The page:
FACULTY RESEARCH SEMINAR What is the meaning of time? How is it measured? Is our relationship to time changing in the current age of sound bites, pixelated information and social media? These are just a few of the questions that animated the conversations in spring 2014 among the participants of the Humanities Institute’s Faculty Research Seminar. Conceived as collaborative incubators for works-in- progress, Faculty Research Seminars bring together faculty across the humanities and social sciences to engage themes that cross disciplines. The seminar participants meet weekly for a single quarter to think in community, challenge each other, and generate new insights into individual research trajectories.
Led by Professor of History Sudipta Sen, the 2013-2014 seminar entitled “Time-Reckoning” generated an interdisciplinary dialogue on the perception of time as it has developed in various branches of the humanities and social sciences. For scholars in the humanities, this topic is especially pressing: across the disciplines there is an assumption that time functions as a stable unit of analysis, flowing in a linear, quantifiable fashion. As this commonplace understanding of temporality comes under more scrutiny, however, the need to re-evaluate the measurement of time itself has never been more pressing.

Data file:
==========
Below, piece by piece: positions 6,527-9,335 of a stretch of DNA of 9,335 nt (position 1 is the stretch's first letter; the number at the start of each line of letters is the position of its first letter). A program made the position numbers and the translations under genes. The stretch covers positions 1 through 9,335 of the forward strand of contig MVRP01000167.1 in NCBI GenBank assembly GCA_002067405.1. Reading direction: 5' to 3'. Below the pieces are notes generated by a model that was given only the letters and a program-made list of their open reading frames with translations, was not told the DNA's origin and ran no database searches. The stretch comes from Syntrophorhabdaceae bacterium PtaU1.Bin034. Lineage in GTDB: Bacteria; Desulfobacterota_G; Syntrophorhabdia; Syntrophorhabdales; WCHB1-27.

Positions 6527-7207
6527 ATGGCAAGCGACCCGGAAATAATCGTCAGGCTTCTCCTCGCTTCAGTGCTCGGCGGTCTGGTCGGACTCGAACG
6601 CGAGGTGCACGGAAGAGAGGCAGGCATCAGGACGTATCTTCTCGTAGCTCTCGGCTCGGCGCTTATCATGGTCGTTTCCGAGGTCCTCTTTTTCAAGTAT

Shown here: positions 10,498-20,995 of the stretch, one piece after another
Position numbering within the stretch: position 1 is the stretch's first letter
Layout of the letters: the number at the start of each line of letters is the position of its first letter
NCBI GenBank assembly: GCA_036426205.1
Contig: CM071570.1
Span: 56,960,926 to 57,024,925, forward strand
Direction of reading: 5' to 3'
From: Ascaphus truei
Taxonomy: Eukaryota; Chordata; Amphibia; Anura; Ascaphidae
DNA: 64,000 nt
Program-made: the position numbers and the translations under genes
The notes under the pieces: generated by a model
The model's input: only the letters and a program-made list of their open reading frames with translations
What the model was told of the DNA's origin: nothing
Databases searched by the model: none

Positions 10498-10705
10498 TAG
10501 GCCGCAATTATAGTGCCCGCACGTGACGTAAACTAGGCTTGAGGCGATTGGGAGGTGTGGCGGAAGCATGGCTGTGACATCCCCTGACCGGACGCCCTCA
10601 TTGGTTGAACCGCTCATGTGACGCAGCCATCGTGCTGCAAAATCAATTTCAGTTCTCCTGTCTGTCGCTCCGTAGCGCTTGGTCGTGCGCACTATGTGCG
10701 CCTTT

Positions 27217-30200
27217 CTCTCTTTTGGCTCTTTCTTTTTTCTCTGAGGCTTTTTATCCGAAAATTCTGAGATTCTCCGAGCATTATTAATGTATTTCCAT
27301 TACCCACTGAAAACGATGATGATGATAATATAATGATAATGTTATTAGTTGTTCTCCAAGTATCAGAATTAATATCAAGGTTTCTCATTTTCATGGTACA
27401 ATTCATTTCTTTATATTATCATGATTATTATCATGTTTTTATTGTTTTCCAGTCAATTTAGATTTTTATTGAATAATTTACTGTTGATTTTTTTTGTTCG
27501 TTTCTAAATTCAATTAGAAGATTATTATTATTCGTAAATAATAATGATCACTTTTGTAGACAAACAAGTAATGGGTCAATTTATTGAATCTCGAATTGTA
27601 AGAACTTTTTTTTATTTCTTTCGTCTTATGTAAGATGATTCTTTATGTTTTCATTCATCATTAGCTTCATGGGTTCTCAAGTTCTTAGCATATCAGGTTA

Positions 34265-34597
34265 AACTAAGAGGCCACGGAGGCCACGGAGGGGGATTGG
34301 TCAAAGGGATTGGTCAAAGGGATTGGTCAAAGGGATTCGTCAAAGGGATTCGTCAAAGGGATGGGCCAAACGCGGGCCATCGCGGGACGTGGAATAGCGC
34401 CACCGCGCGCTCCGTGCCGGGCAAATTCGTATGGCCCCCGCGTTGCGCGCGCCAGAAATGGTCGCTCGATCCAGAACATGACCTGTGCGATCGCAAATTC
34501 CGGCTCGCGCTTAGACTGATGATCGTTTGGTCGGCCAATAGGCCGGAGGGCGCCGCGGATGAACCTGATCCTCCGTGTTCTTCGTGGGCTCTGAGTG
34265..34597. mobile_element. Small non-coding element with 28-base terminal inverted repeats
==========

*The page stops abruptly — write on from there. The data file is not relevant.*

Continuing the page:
Sen has made the investigation into the politics of time and space a key feature of his work. His book on this topic, Ganges: The Many Pasts of an Indian River, is forthcoming from Yale University Press. Other faculty in the seminar shared Sen’s interest in exploring the social constructions of time. Participants included Simon Sadler, professor of architectural and urban history and Chancellor’s Fellow in the Department of Design, whose work studies the ideological history of architecture in the late twentieth century. James Smith, an associate professor of anthropology, touches on aspects of temporality in the narratives of progress and development in the African continent. Beth Freeman, professor of English, targets the construction of time as it intersects with queer literature and media. Julia Simon, professor in the French department, seeks to bridge the gap between centuries, emphasizing the enduring relevance of 18th century French texts and philosophy today.
Although never a requirement of participation, we always hope that the seminar seeds further collaboration, and in this case, we were not disappointed. Because the participants felt their work together was “just getting started,” they submitted a successful application to expand their work, including more faculty and broadening the conversation, through the institute’s Research Cluster program.
2013-2014 Faculty Research Seminar Participants:
Sudipta Sen, History Ganges: The Many Pasts of an Indian River
Julia Simon, French Someday, After Awhile: The Poetics of Time in the Blues
Elizabeth Freeman, English Time-Sense-Method: Theorizing the Sacramental
Simon Sadler, Design The Long Now
James Smith, Anthropology: Network Fantasies and Coltan Dreams: Temporal Dispossession and the Drama of Fluctuating Temporality in the Eastern DR Congo
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